For Your Dog: Distemper, Hepatitis, Leptospirosis, Parvovirus, Coronavirus, often given as a “combination” shot- DHLP/P-C; Bordatella (Kennel Cough) which is given much like a nasal spray; Heartworm test & preventative purchased from your vet.
Distemper, Parainfluenza and Bordatella are canine respiratory diseases. Distemper typically is signaled by cold like symptoms: coughing, sneezing, discharge from the eyes and nose, and lack of energy. Parainfluenza is airborne and is very contagious. Symptoms include: harsh dry cough, loss of appetite, runny eyes and nose and depression. Distemper and Parainfluenza are most often fatal or, if the dog does survive, they can cause serious damage to your dog’s system. Bordatella, while not fatal, does not have a cure. It is often treated with antibiotics to prevent secondary infection.
Viral hepatitis affects the liver. Symptoms vary from slight fever and discharge from the eyes to depression or abdominal pain. Leptospirosis affects the kidneys. There are usually no early symptoms and the disease often is not detected until a severe kidney infection develops. Symptoms at this point can include weakness, vomiting, high fever, loss of appetite and extreme weight loss. Both diseases are difficult to detect and can cause serious damage and even death.
Parvovirus and Coronavirus are intestinal viruses. Symptoms for both parvo and corona will include vomiting, diarrhea, loss of appetite, lethargy and dehydration. Parvovirus is the most common fatal virus for dogs. Parvovirus is spread through contaminated body fluids. This virus can live on a surface for a long time and is difficult to destroy.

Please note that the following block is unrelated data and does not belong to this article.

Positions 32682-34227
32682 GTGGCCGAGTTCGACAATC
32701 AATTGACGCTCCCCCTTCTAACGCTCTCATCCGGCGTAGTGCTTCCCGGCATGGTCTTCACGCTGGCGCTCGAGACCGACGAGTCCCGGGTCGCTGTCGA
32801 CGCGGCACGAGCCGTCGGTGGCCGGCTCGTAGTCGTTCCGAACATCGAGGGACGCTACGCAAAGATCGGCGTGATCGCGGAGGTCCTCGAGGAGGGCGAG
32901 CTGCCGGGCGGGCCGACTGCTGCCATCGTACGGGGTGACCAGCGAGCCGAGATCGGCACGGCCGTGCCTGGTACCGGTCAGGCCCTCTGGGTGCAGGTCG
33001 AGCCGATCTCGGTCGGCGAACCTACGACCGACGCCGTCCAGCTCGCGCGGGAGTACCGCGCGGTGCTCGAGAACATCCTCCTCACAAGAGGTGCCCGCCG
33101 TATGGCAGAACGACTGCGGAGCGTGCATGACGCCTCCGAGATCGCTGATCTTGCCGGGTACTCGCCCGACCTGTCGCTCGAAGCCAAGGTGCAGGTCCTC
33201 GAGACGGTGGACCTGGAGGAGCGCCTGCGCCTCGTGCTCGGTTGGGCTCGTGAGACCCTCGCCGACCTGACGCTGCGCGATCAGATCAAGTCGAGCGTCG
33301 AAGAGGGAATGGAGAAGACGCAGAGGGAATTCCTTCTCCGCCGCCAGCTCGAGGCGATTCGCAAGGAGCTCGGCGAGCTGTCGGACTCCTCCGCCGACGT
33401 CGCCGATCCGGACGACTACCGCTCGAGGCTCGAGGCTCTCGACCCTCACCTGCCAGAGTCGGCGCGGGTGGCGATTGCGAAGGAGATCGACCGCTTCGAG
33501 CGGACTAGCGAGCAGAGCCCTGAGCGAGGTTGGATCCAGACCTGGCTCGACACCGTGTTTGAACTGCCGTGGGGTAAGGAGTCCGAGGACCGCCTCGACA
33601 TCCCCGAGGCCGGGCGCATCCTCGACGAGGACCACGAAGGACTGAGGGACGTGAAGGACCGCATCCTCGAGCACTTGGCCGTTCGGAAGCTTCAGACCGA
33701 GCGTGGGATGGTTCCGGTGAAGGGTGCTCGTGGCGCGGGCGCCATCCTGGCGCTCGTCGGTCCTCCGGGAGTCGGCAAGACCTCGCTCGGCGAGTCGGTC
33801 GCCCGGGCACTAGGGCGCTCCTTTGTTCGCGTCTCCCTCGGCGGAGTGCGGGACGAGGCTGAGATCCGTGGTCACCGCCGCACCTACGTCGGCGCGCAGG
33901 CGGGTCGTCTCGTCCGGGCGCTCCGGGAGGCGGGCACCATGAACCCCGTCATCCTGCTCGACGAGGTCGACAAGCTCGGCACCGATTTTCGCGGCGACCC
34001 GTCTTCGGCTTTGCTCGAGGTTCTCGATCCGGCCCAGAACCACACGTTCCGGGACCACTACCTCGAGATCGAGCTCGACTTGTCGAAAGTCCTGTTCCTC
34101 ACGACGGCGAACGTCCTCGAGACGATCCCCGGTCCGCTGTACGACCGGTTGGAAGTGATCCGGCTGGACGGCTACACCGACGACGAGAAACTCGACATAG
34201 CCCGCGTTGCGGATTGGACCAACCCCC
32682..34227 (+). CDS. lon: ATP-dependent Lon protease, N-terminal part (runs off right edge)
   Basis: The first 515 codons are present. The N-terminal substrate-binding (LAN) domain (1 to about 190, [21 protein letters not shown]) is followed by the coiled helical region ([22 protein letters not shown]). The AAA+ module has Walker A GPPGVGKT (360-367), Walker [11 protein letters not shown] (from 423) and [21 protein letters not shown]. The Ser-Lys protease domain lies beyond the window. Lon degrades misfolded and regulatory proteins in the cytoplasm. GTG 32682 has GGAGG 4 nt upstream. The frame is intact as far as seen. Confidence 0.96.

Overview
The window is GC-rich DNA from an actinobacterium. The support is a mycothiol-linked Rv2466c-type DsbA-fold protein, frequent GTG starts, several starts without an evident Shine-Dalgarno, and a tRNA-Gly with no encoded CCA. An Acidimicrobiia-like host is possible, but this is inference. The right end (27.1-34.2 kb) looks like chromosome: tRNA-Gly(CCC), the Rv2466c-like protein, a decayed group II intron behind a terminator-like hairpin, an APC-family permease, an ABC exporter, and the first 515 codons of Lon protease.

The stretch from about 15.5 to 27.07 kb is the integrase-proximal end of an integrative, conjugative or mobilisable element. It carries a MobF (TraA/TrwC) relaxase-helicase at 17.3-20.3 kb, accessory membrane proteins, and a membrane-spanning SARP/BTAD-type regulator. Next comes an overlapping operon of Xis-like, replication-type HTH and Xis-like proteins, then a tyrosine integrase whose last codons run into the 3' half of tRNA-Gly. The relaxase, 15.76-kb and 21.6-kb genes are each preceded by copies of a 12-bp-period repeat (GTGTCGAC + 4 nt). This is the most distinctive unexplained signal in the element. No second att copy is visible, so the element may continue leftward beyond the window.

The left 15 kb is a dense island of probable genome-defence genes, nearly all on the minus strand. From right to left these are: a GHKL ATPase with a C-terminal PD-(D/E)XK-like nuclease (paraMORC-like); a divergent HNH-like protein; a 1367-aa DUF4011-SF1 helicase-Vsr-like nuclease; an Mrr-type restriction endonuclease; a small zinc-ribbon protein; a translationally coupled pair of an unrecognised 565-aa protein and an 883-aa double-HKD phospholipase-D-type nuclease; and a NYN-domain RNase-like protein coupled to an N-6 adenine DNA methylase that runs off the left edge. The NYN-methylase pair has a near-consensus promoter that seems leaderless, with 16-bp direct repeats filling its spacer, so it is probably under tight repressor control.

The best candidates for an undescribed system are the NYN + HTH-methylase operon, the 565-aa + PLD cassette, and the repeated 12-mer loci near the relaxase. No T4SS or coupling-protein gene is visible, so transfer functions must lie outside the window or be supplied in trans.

Year-round protection against heartworms is necessary in our climate. Preventative should only be given if the dog tests negative for heartworms and under the direction of your veterinarian. Treatment for heartworms, although often successful, is far more stressful and expensive than prevention.
In general, be extremely cautious of using home remedies for your pet. Before using “people medications,” consult your vet; the results could be fatal. Also, do not give one pet’s medication to another pet without consulting your vet. A pet with the same or similar symptoms may have a completely different disease. Be cautious when reading labels of medication, shampoos, sprays etc., as there are products on the market that are safe for dogs, but fatal for cats.
Taking your pet’s health too lightly could endanger your family’s health. There are diseases and parasites which can be transmitted from dogs to humans, so keeping your dog healthy is best for everyone in your household. Many of these pet diseases have no cure; vaccination and responsible pet ownership are your pet’s only defense.
Vaccinations and trips to the vet are only part of the protection your pet needs. Responsible choices about your pet’s activities are a big part of preventive care. All animals need protection from heat, wet, and cold, as do humans. Your pet has special requirements for the different seasons.
You may want fun in the sun in the summertime, but your pet wants shade and water. Without it, he can overheat, become ill, and die in a short time. If you leave your pet in the car on a hot day or in the yard or house without shade or water, you are risking your pet’s life.
High temperatures and humidity are a particularly deadly combination for dogs because, unlike humans, they do not perspire to cool themselves. Instead, the lungs move air in and out to rid the body of excess heat and moisture, allowing a normal body temperature of 101-102F. If the temperature and humidity get too high, this cooling process can’t work effectively and the dog collapses from heatstroke. Heatstroke is a life-threatening emergency; it can kill.